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There are many definitions for the Digital Humanities—some wonder whether it is, in fact, a distinct field at all. My mind tends to operate at a pragmatic level and I have a very simple way of thinking about the question: in the Digital Humanities we think about what contributions we as humanists can make to a world where an increasing, if not a predominant, amount of human thought circulates through digital media: texts, sounds and images on our smartphones, video-conferencing and texting instead of simple voice communication, digital libraries of texts that support new forms of reading, new forms of representing human ideas and experience—everything is changing and nothing will be the same. And yet the big questions remain the same. The big question is not what we think about the Digital Humanities but what we think about the Humanities in a digital age. Why do we study the Humanities at all? I actually think it would be more appropriate to speak of the “Print Humanities” to distinguish the practices of print culture from the Humanities as they are evolving today.
Between nostos and exilium: "home" in on-screen representations of the ancient Mediterranean world and its narratives
An area of multiple panels for the 2017 Film & History Conference:
"Representing Home: The Real and Imagined Spaces of Belonging"
The Hilton, Milwaukee City Center, Milwaukee, WI (USA)
November 1-5, 2017
DEADLINE for abstracts: June 1, 2017 (early deadline); July 1, 2017 (general deadline)
Opportunities to volunteer for SCS Committees and elected offices are now available to members. Committee appointments will begin in 2018 and elected offices in 2019:
We rely on the work of volunteers to direct the Society's policies and collaborate with SCS staff in implementing programs that are important for our members and the field as a whole. Member participation is, and always will be, an impactful part of that effort.
Andromache Karanika will officially become the Editor of TAPA in January 2018, but will handle incoming submissions effective immediately.
Please send all submissions electronically to firstname.lastname@example.org, following TAPA guidelines. Craig Gibson will remain the official Editor through 2017 and is in charge of producing this year's issues (147.1 and 2).
This article was originally published in Amphora 12.1. It has been edited slightly to adhere to current SCS blog conventions. All links are active, however, some information such as pricing may have changed.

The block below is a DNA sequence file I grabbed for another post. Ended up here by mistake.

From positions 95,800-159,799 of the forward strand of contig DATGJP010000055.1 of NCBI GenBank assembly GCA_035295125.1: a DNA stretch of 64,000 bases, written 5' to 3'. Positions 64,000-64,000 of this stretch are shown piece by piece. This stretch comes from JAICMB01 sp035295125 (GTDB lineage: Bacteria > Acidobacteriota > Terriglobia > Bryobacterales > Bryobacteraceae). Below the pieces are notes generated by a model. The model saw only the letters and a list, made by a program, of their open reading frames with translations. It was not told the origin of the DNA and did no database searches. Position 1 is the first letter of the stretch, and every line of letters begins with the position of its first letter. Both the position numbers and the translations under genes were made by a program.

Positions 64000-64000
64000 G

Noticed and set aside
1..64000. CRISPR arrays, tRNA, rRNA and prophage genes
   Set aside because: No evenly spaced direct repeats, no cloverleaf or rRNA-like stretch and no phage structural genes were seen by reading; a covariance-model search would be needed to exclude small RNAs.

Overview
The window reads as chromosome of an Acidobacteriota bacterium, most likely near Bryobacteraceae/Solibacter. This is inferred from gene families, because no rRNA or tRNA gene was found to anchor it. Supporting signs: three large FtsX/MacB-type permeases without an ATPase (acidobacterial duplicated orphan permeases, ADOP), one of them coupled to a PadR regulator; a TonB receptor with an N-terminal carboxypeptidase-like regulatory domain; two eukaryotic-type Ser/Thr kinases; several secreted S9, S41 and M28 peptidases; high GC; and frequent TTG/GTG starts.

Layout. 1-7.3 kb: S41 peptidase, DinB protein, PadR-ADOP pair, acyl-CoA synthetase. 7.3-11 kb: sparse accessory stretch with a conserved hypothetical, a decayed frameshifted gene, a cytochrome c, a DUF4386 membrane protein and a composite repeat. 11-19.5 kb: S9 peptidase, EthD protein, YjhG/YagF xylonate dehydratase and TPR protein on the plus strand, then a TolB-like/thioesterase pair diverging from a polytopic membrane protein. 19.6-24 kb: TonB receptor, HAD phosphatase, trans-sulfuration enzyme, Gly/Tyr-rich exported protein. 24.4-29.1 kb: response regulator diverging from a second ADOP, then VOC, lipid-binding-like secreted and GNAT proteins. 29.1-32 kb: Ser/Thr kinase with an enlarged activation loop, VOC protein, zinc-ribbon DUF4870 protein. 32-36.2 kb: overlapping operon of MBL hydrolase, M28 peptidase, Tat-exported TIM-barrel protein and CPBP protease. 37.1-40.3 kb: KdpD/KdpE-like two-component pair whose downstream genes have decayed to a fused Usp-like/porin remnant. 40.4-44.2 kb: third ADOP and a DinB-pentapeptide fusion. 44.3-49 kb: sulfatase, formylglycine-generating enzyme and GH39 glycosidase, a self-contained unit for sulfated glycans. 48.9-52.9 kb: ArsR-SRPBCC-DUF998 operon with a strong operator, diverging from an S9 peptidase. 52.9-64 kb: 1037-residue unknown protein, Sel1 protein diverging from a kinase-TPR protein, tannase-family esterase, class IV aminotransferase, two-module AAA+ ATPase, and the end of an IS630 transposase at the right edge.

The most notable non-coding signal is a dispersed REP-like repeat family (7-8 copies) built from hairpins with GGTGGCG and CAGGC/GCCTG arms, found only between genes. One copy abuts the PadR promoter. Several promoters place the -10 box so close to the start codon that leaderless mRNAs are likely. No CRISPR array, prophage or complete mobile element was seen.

As the tools and methods for creating 3D models of sites and objects become less expensive, archaeologists are increasingly putting them to good use in the field. This article focuses on my collaborative work to scan objects found at the site of Kenchreai in Greece and now stored nearby in the Isthmia Museum. It does cover practical issues and one goal of writing this piece is to encourage others to explore the creation of 3D content. Accordingly, I stress that 3D tools are becoming easier to use, not just less expensive. And it will be as important to think about what to do with these models after they are made. Permanent access to 3D models is a goal and initial steps towards that are described below. Likewise, rich linking of information about scanned objects to descriptions of their original archaeological findspot will further encourage contextualized studies of Greek and Roman material culture.
This message is intended for members in the US. Yesterday, President Trump’s budget blueprint was published. It calls for the elimination of many crucial educational and cultural agencies including the NEH, NEA, Corporation for Public Broadcasting, and Institute of Museum of Library Services (IMLS).
A brief survey of grants made by the NEH over the last seven years shows the potential impact on our field. The NEH has funded:
- Numerous research fellowships for individual scholars as well as the SCS-administered TLL Fellowship and the fellowship program at the American School of Classical Studies at Athens.